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Lexical Conventions, Constants

An Eiffel program or library is stored in one or more Eiffel class files. The source code for the Eiffel class CLASS_NAME has to be stored in the file "class_name.e".

Tokens, Comments, Identifiers and Keywords

Tokens

Tokens are identifiers, keywords, constants, operators and other separators. Blanks, horizontal and vertical tabs, newlines, formfeeds and comments (in other words "white space") are ignored except as they separate tokens. Some white space is required to separate otherwise adjacent identifiers, keywords and constants.

Comments

The characters -- start a comment. A comment ends at the end of the line. Multiline comments are not possible. Each comment line must start with --.

Identifiers

An identifier is a sequence of letters, digits and underscores. The first character must be a letter. Eiffel is not case sensitive, i.e. A_NAME, a_name and a_Name are identical identifiers.

Keywords

The following identifiers are reserved for use as keywords, and may not be used otherwise:

  agent       alias      all          and          as           assign
  attached    attribute  check        class        convert      create
  debug       deferred   detachable   do           else         elseif
  end         ensure     expanded     export       external     feature
  from        frozen     if 	      implies      inherit      inspect
  invariant   like       local 	      loop 	   not 	        note           
  obsolete    old	 once 	      or	   redefine     rename
  require     rescue     retry        select       separate     then
  undefine    until      variant      when 	   xor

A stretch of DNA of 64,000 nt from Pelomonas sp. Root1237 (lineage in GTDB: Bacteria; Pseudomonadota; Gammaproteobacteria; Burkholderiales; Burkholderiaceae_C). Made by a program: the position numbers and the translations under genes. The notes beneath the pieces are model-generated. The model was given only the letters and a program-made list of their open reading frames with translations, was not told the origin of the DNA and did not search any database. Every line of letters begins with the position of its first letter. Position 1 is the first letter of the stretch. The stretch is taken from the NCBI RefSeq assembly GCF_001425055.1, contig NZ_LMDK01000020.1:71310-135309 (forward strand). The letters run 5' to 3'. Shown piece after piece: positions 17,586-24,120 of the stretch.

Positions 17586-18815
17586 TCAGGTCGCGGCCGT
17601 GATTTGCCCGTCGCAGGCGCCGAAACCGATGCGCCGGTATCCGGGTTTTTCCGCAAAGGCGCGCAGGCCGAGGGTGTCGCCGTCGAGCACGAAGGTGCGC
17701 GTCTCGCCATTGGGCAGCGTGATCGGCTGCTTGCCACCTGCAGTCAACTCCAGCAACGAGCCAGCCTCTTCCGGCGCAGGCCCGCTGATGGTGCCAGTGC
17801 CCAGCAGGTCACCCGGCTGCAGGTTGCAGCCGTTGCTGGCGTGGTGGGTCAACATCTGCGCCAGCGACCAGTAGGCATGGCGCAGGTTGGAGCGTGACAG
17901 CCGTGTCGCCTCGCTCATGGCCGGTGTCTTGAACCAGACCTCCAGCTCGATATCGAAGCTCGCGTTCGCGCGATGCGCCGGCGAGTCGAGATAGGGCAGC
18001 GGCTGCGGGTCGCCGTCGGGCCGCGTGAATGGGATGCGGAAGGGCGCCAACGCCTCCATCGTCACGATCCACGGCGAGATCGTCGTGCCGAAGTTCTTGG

Current     Result     Void         True         False        TUPLE          
 

Operators

Eiffel defines standard operators and free operators. A standard operator is one of

     old
     not
     ^
     *
     /
     //             -- integer division
     \\             -- remainder
     +
     -
     =
     /=
     ~
     /~
     <
     >
     <=
     >=
     and
     and then
     or
     or else
     xor
     implies
 

A free operator is any nonempty sequence of the operator symbols

  : \ ? = ~ / ! # $ % & * + - / < > @ ^ ` |

which does not create any ambiguity with other constructs (comments, etc). Precise rules: TDB.

The table below lists the precedence level and associativity of the operators.

  precedence  associativity    operators
  10                           old not + - (unary) all free unary operators
   9                           all free binary operators
   8          right to left    ^
   7          left to right    * / // \\
   6          left to right    + - (binary)
   5                           ..
   4                           = /= ~ /~ < > <= >=
   3          left to right    and  and then
   2          left to right    or  xor  or else
   1          left to right    implies

Note: "implies", "and then" and "or else" are the semistrict boolean operators.

Note: There are symbolic operators like "+", "-", "/", ... and keyword operators like "and", "not", "or", .... The keyword operators "and then" and "or else" are one token. Only blanks are allowed to separate the keywords in "and then" and "or else", no other whitespace characters.

Constants

There are

Boolean constants

There are the two boolean constants

    True
    False
 

representing the two possible truth values. According to the usual Eiffel style, constants begin with an uppercase letter and the rest in lowercase. But this is just a style guideline, since Eiffel is not case sensitive (True and tRUe represent the same value).

Integer constants

Integer constants can be given in decimal, hexadecimal, octal and binary form.

Examples:

             0     -- decimal integer 
             1
     1_000_000
       -32_500
   0x0fab_0c45     -- hexadecimal integer 
   0b1101_0011     -- binary integer
        0c7710     -- octal integer